Bare-root plants require a bit of TLC before they're ready to go in the ground. First, soak the roots in room-temperature water for about two hours. Trim the roots to approximately 3 inches long, then remove any flowers or dead leaves. Use your trusty trowel to create a hole that won't crowd the roots. Ensure the crowns are level with the soil line. If they're planted too deep, they may not grow out of the soil. If they're too shallow, they may not be able to absorb the water they need to flourish.
Simply plant seedlings at the same height they were in their original container.
Space plants per your plant tag or seed packet. They'll seem far apart, but don't worry. You'll have a booming strawberry patch before you know it!
6. Pinch Back
Once your strawberry plants start forming buds, you'll want to pinch off all flower buds for at least the first few weeks. By removing flowers, you force plants to direct their energy toward developing strong leaves and roots so that, later on, they have enough energy stored up to create a bumper crop of dreamy, juicy berries.
For Junebearing strawberries, pinch back all flowers in the first season. While it can feel disappointing to miss out on a harvest your first year, it's a key step when learning how to grow strawberry plants — you'll have healthier plants and a bigger harvest next June.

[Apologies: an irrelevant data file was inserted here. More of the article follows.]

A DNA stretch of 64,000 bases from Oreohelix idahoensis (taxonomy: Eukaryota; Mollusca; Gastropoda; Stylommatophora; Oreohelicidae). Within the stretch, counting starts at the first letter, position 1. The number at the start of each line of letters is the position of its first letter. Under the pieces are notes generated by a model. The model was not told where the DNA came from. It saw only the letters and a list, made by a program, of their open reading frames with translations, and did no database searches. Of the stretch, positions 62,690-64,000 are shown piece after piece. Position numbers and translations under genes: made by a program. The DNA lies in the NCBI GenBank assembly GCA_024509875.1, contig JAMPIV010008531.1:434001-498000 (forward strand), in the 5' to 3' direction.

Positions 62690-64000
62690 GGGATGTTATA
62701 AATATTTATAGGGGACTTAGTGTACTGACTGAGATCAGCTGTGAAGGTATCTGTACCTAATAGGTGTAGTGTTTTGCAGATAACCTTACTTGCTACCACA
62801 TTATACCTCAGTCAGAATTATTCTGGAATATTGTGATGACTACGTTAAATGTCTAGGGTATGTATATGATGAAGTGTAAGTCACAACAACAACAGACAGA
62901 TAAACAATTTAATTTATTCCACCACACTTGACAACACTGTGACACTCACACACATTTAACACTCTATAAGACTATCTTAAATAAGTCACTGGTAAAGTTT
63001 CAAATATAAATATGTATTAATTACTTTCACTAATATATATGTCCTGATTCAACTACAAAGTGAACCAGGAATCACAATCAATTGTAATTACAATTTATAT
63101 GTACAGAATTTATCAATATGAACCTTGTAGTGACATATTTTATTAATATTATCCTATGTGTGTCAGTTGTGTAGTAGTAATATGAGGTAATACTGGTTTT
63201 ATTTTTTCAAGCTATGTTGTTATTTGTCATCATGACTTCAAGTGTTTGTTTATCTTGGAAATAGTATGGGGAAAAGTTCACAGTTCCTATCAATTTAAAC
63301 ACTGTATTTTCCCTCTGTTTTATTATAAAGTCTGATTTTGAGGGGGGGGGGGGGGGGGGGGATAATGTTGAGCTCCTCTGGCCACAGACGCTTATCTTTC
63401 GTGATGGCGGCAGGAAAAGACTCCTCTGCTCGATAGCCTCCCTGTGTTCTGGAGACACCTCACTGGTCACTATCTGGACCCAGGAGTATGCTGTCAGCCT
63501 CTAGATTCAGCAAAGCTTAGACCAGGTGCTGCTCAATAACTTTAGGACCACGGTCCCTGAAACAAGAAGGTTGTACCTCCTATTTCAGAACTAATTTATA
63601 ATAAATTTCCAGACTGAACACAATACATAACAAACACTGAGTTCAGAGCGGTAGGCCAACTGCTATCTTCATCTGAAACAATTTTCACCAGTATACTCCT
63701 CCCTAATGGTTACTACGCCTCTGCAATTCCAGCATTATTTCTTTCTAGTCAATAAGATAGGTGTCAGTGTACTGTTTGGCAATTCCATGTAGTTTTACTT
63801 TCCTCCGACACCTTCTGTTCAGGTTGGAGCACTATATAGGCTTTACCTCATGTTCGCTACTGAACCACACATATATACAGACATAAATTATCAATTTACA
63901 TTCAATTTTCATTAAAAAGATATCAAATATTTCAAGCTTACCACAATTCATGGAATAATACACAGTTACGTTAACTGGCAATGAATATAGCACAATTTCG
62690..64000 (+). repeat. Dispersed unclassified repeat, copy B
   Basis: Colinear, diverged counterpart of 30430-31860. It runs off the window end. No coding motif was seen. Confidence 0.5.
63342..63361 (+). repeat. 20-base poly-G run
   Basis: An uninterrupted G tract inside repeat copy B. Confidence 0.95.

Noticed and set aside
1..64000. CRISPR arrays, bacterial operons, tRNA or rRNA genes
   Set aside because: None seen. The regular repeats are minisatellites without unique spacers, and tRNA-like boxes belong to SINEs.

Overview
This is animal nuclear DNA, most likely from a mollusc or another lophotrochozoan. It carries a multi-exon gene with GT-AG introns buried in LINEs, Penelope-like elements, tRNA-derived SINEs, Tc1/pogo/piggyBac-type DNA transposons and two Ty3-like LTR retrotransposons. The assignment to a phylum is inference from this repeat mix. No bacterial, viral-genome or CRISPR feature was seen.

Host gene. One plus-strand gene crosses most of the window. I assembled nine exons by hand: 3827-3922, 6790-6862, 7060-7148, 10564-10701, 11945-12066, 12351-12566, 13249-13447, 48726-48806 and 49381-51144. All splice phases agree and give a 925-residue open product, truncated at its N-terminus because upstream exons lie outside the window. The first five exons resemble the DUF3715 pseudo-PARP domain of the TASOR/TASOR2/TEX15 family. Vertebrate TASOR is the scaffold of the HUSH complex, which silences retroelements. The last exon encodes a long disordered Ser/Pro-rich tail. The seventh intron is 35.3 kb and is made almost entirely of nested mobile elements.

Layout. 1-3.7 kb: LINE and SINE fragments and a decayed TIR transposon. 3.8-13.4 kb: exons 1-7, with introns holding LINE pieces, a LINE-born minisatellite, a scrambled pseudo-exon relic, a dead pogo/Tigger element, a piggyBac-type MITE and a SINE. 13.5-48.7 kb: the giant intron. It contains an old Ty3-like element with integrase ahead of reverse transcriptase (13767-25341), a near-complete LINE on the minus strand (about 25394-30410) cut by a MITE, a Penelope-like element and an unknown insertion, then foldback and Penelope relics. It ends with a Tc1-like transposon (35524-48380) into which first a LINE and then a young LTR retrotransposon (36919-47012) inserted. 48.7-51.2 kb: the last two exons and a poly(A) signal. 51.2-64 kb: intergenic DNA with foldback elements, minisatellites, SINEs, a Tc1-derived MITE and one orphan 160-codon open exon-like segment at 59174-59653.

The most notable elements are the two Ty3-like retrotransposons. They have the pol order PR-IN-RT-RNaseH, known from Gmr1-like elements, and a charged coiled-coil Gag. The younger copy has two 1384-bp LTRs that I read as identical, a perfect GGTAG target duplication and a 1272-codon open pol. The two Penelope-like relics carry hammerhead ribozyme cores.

For day-neutral and everbearing varieties, pinch back blossoms until early July the first year, then allow blooms to develop into berries for the remainder of the growing season.
7. Take Proper Care
Caring for your strawberry plants involves a few key steps:
After planting, add a layer of mulch to tamper weeds and keep moisture levels consistent.
Pull weeds regularly.
Water, water, water! Strawberries need roughly an inch of water per week.
- Manage your runners wisely. Each year, perform the right maintenance on your runners to ensure maximum results:
- Year one: Remove all runners.
- Year two: Leave four runners.
- Year three and beyond: Remove all nonproductive plants.
A bed will last about five years. After that, you'll want to start the cycle from scratch.
As soon as you see juicy red berries, pick them! Pull off berries with a small piece of stalk attached, which will help encourage new growth. You can freeze them, make jam, whip up a strawberry mojito or, better yet, eat them straight off the plant.
9. Renovate Strawberry Beds
In the strawberry world, "renovating" is a fancy term for thinning out when you're done harvesting. It prevents beds from becoming overgrown, which causes smaller and fewer berries.
Follow these simple steps to keep your strawberry bed performing its best:
Create a 6- to 12-inch space between each row.
Within rows, ensure a 3- to 4-inch space between plants.
Focus on keeping the strongest-looking runners.
Cut back or mow leaves off plants.
Fertilize with a well-balanced fertilizer in early spring.
Irrigate as needed throughout the rest of the growing season.
Now, you're ready to pick your perfect strawberry variety, plant them in a patch or pot, and maximize their growth and production. With smart prep and strategic care, you can experience the joy of deliciously satisfying homegrown strawberries.